Asia Center Fellows Seminar Series; co-sponsored by the Lakshmi Mittal South Asia Institute
Thu, Apr 19, 2018 at 12:15pm
Thu, Apr 19, 2018
This talk will discuss 16th and early-17th century album and manuscript paintings made for Muslim patrons where the Nāth yogi appears as an emblem and surrogate for the Islamic spiritual path of taṣawwuf (Sufism), an archetype for the mystical traveler (sālik) and a figure of spiritual longing.
Co-sponsored by the Prince Alwaleed Bin Talal Islamic Studies Program at Harvard University
Murad Khan Mumtaz, Artist and Researcher
Chair: Jinah Kim, Gardner Cowles Associate Professor of History of Art and Architecture, Harvard University
A reception will follow the seminar.
Fri, Apr 6, 2018 at 03:30pm
Fri, Apr 6, 2018 at 05:00pm
Ancient records of early Buddhism, recovered from Tibet, identify five great centres of learning a thousand years after the birth of Prince Gautama Buddha. Of the five, two are amongst the four hundred Buddhist sites in Bangladesh; Somapura Mahavihara (Paharpur) and Jaggadala. These centers could not have thrived without patronage and proximity of the Silk Road which brought trade and Buddhism close together. Hasna will discuss a trip she took in 2015 and 2017 to Mongolia in search of a connection between Mongolia and India via Bangladesh.
Hasna Moudud, SAI Research Affiliate; Author of “Mystic Poetry of Bangladesh” and “Where Women Rule: South Asia”; Former Senior Fellow Harvard University Asia Center; former Visiting Fellow Ash Center, Harvard Kennedy School
Chair: Roderick MacFarquhar, Leroy B. Williams Professor of History and Political Science, Harvard University
Co-sponsored with the Harvard University Asia Center.
Doris Sommer, Ira and Jewell Williams Professor of Romance Languages and Literatures and of African and African American Studies, Harvard University
Possible through the generosity of the Asia Center
The Humanities have important work to do in developing societies because they foster creative and critical thinking. For its own intrinsic value, the aesthetic judgment that the Humanities hone affords pleasure of freedom and sociability. And related to those pleasures is the general faculty of judgment that free societies depend on. With the activities of Pre-Texts we gather lessons of philosophy, pedagogy, and art — including vernacular arts — to offer high order learning in low-resourced communities. In collaboration with partners in the Indian education and public health sectors, Cultural Agents hopes to contribute to development in India with Pre-Texts by engaging local strengths to promote: Literacy, Innovation, and Citizenship.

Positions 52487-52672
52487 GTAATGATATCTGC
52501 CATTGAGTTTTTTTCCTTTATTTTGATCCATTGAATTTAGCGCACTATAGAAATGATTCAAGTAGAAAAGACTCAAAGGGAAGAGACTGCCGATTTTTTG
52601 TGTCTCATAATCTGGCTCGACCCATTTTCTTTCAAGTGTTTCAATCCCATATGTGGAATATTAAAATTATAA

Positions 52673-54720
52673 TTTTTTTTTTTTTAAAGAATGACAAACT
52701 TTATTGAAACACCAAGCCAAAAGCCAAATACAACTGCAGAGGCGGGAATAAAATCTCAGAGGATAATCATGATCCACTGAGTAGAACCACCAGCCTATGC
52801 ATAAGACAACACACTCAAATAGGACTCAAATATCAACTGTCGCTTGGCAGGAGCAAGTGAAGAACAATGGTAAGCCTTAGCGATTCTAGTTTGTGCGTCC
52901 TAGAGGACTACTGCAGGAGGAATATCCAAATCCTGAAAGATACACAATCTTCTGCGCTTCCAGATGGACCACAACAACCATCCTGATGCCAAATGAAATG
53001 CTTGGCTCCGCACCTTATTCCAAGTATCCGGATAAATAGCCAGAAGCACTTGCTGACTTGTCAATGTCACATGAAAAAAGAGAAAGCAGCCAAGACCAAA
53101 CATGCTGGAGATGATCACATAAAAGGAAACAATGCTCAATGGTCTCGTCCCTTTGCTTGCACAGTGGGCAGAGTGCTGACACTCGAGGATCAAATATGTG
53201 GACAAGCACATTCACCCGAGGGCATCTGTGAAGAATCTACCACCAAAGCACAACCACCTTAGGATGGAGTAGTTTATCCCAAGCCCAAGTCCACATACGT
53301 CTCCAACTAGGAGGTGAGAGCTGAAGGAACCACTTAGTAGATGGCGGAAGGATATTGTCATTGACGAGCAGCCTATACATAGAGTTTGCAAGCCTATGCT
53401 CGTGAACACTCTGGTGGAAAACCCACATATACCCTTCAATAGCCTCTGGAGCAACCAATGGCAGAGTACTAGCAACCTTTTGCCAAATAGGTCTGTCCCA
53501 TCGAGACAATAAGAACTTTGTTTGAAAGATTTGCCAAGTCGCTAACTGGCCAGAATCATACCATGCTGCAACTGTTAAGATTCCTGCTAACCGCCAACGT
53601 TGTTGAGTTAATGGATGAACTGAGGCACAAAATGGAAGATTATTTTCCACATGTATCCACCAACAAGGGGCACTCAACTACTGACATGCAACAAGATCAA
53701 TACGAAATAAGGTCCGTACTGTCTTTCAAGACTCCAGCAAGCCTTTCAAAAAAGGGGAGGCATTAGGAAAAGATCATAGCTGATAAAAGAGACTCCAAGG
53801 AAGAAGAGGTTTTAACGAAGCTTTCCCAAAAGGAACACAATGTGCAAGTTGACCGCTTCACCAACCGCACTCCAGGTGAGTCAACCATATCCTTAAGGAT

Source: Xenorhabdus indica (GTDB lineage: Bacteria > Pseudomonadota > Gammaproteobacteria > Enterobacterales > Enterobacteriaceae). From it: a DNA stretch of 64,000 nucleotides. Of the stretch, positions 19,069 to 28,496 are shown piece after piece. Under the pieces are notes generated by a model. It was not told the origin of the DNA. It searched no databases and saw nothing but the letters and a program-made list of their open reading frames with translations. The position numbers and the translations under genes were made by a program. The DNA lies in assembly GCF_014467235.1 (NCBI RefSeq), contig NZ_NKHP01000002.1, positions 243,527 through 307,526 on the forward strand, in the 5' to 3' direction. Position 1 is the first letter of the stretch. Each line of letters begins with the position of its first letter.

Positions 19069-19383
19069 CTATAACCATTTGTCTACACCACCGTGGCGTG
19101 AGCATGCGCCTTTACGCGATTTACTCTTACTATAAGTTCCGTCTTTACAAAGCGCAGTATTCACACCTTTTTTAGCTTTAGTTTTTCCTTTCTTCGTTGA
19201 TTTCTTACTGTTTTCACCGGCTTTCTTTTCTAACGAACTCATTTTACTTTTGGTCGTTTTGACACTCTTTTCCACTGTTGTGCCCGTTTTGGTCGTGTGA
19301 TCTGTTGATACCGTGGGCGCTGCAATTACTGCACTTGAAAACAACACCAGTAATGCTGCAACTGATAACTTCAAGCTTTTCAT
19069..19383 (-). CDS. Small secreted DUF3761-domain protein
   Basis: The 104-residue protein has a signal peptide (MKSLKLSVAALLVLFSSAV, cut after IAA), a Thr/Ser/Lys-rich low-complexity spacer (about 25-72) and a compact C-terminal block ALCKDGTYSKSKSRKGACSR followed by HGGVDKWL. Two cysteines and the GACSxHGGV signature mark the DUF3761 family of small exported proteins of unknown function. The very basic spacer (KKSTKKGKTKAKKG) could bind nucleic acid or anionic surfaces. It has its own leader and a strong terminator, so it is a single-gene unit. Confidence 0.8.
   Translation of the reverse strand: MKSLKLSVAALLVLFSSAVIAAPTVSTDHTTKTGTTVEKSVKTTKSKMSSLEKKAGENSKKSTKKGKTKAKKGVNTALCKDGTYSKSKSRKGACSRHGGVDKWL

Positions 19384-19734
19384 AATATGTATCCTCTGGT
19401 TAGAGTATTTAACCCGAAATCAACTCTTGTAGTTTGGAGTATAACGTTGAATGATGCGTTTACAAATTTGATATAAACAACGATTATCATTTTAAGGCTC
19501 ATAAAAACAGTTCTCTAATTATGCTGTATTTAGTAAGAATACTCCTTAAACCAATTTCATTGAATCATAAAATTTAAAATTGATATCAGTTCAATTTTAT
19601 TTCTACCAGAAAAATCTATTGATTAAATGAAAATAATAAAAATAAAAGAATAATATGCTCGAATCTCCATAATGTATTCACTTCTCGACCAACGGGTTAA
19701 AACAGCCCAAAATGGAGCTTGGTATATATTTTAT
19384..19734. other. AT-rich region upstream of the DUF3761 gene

Lunch will be provided during the seminar and will be followed by a demonstration of Pre-Texts with audience participation.
Possible through the generosity of the Asia Center
In India, dissatisfaction within education and accusations of corruption have led to calls for transparency and new policies for handling teacher transfers.
Tara Béteille, Senior Economist in the Education Global Practice at the World Bank, will present important recommendations, based on her research, across nine states in India, into teacher recruitment and transfer practices in government schools.
A book talk with Aman Hingorani
Chair: Ashutosh Varshney
“Unravelling the Kashmir Knot” delves into the questions entangled in the Kashmir issue: Do the rules that created Pakistan make Jammu and Kashmir (J&K) a part of India? Is the routing of the China-Pakistan economic corridor through J&K legal? How did J&K become a “disputed territory”?